3. Stay away from business talk

Don’t have a go at your boss about your appraisal / bonus / last pay rise.  That couldn’t be more low-grade.  Equally, if you’re a manager, don’t discuss any employee performance or remuneration.  It’s not appropriate and can lead to disputes over what was discussed or agreed. 

Equally, show a bit of willing.  Yes, you like to do your own thing.  But you can’t get out of it.  You have to put in an appearance.  Drink the champagne, eat the meal, making some awkward small talk – then slip away quietly later. 

As relationship expert Tracey Cox says: “Even if you absolutely detest your co-workers and hate your boss, it's really bad form not to show up to the office party.  Leaving the second you can sends a similar message: I don't like you all so I'm certainly not spending any longer socialising than I have to.  Like it or not, you're part of a team and the Christmas party is designed to boost company morale.”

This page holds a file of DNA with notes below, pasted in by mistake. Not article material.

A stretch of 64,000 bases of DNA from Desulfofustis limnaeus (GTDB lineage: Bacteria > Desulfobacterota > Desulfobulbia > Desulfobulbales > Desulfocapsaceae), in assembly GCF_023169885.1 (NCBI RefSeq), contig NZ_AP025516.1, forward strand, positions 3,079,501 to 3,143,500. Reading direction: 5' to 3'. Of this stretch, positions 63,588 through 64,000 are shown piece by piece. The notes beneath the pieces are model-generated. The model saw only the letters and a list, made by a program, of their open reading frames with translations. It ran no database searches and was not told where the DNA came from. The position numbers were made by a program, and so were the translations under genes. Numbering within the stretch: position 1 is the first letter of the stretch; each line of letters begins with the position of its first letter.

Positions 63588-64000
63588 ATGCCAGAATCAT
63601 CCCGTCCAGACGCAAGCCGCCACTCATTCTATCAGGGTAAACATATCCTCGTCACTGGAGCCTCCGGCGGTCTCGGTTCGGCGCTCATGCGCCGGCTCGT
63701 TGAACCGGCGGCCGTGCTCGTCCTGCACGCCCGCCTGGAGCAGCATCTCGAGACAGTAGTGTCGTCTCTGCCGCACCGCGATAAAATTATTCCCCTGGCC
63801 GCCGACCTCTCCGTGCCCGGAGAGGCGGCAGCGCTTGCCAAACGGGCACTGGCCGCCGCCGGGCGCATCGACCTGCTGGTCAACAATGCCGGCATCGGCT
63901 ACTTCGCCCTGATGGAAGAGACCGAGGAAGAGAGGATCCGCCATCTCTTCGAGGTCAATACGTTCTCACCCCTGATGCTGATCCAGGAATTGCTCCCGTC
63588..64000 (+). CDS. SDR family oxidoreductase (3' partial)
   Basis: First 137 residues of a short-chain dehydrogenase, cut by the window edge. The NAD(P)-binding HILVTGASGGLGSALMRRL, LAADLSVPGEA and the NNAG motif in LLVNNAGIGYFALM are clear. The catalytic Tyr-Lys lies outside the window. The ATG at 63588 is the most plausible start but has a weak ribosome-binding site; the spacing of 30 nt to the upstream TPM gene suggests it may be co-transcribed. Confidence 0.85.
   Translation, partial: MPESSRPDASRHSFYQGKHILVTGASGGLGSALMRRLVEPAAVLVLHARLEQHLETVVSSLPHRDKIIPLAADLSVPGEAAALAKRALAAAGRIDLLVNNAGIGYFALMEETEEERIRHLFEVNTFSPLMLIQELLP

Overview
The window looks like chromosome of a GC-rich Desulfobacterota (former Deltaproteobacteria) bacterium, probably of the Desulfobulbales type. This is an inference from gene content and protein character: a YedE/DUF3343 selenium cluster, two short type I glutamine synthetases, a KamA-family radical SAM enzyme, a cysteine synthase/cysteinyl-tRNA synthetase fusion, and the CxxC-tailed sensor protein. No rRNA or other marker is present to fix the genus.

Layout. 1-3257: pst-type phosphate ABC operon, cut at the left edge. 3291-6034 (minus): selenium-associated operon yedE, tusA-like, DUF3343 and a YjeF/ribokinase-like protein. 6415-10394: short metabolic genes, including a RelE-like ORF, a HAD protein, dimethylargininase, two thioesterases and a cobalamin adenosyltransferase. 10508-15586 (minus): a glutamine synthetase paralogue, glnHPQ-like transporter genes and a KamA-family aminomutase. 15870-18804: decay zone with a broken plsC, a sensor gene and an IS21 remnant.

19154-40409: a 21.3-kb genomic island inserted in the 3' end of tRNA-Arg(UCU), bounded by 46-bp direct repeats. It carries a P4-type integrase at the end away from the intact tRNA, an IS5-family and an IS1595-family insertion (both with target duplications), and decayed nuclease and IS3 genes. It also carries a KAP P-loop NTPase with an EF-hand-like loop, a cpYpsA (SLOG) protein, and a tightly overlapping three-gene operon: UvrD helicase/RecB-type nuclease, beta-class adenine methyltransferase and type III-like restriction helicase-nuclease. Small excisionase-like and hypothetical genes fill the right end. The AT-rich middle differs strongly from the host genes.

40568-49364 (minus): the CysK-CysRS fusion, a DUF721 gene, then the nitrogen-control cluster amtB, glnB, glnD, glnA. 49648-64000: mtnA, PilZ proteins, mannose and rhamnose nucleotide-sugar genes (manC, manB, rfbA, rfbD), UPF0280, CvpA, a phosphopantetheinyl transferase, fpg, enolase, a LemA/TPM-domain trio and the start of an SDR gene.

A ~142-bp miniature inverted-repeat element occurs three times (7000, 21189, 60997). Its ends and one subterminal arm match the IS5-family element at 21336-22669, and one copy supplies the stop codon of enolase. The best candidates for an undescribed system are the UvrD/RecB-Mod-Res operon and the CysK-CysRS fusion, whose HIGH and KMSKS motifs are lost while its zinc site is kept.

4. Be good! 

Professional “Honey Trapping” services, aimed at partners who believe their other halves are being unfaithful, say a third of people will cheat on their partners this Christmas – with the majority of affairs starting at the work Christmas party.  Professional “Honey Trappers” can be hired by partners to entice their other halves into engaging in physical or emotional cheating throughout the festive period.  Last year, more than 134 “Honey Trappers” were hired across the UK to try and seduce partners into emotional or physical cheating at Christmas parties and nights out over the holiday season.  A third resulted in a cheating partner being caught. 

But the office Christmas party has become a little more problematic than it was.  Most companies frown on office romances – but some ban them.  The boss of McDonald's lost his job for having a relationship with a colleague.

5. Beware of legalities

If you’re an employer, remember that you will likely be vicariously liable for any unlawful acts carried out by your staff at workplace social events.  Any event you host is legally considered an extension of the working environment, even when out of office hours and outside of the workplace.  So, the same duties therefore apply.